One big trend at the Consumer Electronics Show in Las Vegas was connected health and fitness products to enable consumers to get in shape, control what they eat and stay on top of medical conditions.
I have a tendency to eat too fast and I know that can lead to weight gain. So the product that I'm most excited about is HapiFork from HapiLabs. It's a regular table fork with an accelerometer and other technology that measures the exact time you start and finish your meal, the amount of "fork servings" per minute and per meal and the duration of the meal. People who eat more slowly eat 11 percent fewer calories, according to the product's designer Jacques Lepine. Eating slowly also gives you more time to digest your food.
The device connects wirelessly to a smartphone or tablet via Bluetooth which, in turn can upload it to a website or a social media service. It also has a vibrator and indicator light that lets you know if you're eating too fast. The fork itself detaches from the electronics so it can be washed in a dishwasher.
A USB version of the product will start shipping in February to the company's Kickstarter backers. The Bluetooth version is expected to be available to the public in 2014 for $99.
What you eat is one part of the equation of keeping fit but how much you move around is also very important. To that end, a number of companies were at CES with exercise monitors.
I tried out the Fitbug, a small pedometer that you can put in your pocket or clip to your belt that measures how many steps you take and sends that data, via Bluetooth, to a smartphone. The phone then uploads it to a website where you can track your movements over time. I always knew that I walked a lot at CES but now I can prove it. In an afternoon and the next morning, I took 17,783 steps, which according to app, equals about 5.5 miles and about 450 calories burned.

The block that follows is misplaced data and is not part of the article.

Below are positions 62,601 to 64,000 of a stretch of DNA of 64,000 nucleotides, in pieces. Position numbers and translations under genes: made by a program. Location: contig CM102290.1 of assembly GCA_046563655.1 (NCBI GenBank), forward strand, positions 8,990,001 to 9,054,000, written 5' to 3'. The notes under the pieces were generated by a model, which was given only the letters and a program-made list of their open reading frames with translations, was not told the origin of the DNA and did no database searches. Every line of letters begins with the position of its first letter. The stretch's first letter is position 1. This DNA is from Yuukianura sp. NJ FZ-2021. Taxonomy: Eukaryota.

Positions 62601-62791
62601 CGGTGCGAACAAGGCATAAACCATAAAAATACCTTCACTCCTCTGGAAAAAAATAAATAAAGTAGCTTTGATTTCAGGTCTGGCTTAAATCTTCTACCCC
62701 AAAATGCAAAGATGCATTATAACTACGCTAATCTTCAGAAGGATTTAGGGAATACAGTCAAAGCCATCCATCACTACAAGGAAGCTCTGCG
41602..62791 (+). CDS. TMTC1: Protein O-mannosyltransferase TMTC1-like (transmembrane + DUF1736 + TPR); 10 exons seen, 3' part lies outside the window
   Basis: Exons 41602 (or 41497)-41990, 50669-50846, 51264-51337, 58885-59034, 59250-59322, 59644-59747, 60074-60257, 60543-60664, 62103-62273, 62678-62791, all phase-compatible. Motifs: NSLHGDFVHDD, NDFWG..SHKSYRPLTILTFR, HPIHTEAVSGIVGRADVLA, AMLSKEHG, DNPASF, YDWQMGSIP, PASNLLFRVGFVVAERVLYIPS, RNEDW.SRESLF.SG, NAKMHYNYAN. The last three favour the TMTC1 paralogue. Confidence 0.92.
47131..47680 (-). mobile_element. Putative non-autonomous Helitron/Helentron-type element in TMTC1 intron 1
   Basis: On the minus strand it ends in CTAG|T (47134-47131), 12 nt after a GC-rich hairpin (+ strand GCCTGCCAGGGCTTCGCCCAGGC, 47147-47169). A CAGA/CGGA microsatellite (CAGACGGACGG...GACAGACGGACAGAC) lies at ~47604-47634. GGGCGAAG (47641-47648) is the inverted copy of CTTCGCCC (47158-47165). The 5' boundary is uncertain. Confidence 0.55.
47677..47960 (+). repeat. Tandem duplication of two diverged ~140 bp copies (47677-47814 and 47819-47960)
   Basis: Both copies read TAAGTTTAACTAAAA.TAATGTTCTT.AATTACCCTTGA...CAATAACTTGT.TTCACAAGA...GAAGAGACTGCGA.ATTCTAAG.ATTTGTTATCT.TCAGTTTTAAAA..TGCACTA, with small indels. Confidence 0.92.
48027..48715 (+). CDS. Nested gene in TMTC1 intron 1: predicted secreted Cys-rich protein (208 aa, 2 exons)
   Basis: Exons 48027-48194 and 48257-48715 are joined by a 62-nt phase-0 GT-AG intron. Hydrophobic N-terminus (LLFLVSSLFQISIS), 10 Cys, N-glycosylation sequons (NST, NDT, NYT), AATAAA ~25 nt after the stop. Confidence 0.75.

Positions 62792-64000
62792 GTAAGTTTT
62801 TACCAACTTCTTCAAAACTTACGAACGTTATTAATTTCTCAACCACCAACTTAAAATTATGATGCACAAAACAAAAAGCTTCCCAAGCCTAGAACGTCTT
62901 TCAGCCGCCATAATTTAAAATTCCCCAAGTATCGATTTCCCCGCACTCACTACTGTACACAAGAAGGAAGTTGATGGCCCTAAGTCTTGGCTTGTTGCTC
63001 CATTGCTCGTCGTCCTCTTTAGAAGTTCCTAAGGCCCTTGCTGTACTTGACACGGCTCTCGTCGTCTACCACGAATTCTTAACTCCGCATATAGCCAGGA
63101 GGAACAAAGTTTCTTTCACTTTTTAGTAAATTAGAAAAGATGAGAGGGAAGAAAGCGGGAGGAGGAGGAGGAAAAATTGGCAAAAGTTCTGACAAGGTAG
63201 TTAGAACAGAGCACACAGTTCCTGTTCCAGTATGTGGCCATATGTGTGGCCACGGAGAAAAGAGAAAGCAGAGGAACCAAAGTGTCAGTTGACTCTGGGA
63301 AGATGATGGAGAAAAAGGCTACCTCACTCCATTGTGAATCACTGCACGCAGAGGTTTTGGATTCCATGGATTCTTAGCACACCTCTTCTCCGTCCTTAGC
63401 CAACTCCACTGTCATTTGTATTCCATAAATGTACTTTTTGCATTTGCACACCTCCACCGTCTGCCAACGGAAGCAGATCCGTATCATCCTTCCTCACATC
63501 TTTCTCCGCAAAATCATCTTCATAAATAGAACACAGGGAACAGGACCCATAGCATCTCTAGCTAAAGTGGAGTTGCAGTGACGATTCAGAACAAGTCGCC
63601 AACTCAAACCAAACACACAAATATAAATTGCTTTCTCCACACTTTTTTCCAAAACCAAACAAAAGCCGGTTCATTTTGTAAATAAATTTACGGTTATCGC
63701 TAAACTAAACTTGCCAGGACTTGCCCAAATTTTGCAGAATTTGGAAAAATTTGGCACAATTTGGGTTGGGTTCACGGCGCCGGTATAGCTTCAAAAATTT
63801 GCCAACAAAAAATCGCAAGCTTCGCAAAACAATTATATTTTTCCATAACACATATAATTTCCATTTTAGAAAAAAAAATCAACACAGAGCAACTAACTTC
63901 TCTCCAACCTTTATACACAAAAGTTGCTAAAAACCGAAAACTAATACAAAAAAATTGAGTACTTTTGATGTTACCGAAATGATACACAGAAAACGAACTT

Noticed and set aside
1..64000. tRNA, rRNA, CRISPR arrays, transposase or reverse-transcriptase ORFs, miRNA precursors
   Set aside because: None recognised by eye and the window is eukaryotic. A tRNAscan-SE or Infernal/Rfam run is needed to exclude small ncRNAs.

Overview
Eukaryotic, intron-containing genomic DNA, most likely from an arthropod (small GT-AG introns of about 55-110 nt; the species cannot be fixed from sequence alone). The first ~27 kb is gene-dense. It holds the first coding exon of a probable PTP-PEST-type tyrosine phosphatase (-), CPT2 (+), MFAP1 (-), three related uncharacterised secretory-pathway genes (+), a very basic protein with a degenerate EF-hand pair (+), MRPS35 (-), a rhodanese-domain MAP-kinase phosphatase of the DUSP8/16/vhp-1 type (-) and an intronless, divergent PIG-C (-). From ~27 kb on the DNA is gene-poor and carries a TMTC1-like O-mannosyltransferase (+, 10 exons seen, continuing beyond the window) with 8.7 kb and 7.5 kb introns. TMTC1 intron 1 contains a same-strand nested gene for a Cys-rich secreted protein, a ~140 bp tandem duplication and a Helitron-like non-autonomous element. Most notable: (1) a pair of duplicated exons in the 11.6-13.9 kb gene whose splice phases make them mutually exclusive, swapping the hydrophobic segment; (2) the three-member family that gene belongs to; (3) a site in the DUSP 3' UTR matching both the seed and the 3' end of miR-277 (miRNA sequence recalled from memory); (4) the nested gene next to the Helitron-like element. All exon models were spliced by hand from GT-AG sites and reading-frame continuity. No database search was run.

Another company, Fitbit, has an even smaller device that tracks steps but also includes an altimeter to measure stair climbing. The $99 Fitbit One also comes with a wristband that you wear while sleeping to measure your sleep patterns. At CES, the company introduced the FitbitFlex that's built into a flexible rubber wristband that can be worn day and night. The older Fitbit One communicates wirelessly to a PC or a Mac but that requires that you plug in a small USB sensor into the computer. The new Fitbit Flex, available for pre-order for $99, uses Bluetooth to communicate through a smartphone.
IHealth was one of several companies showing blood pressure, blood glucose and blood oxygen monitors that connect to iPhones. The company has long offered an iPhone-connected blood pressure cuff that displays its data on the iPhone's screen and allows you to upload it to a secure website. At their booth, I tested the new pulse oximeter that's similar to the one my doctor users to measure pulse rate and blood oxygenation by placing your fingertip in a small sensor. Like the company's other products, it sends the data goes to the phone and, optionally, to a secure site.
Massimo introduced a similar iSpO2 Pulse Oximeter for iOS that sends blood oxygenation, pulse rate and perfusion index to an iPhone or iPad.
Many fitness buffs like to track their pulse rate while they exercise. Traditionally, that required wearing a strap across your chest but those days are over. Withings introduced its Smart Activity Tracker, which is similar to the ones I discussed earlier but also has a sensor that can measure your pulse. Like others, it uses Bluetooth to communicate with your smartphone and the Web.
Mio was at the show with a wrist watch that dubs as continuous pulse monitor. The $199 Mio Alpha has a soft silicone strap and continuously displays your pulse while also serving as a timer and clock. Though it will be used mainly athletes wanting to makes sure their pulse is high enough while they exercise. But when I tested it, my pulse was higher it should be so I deliberately tried to relax, and immediately noticed the rate going down.
Runtastic was one of several companies showing off GPS-enabled products to track cycling and running. Products include a GPS watch with heart rate monitor and arm bands and bicycle mounts for smart phones.
As I get ready to leave Las Vegas, I'm looking forward to trying out some of these products -- especially the ones that measure sleep -- an activity I got very little of during this hectic trade show.
Contact Larry Magid at firstname.lastname@example.org. Listen for his technology chats on KCBS-AM (740) weekdays at 3:50 p.m.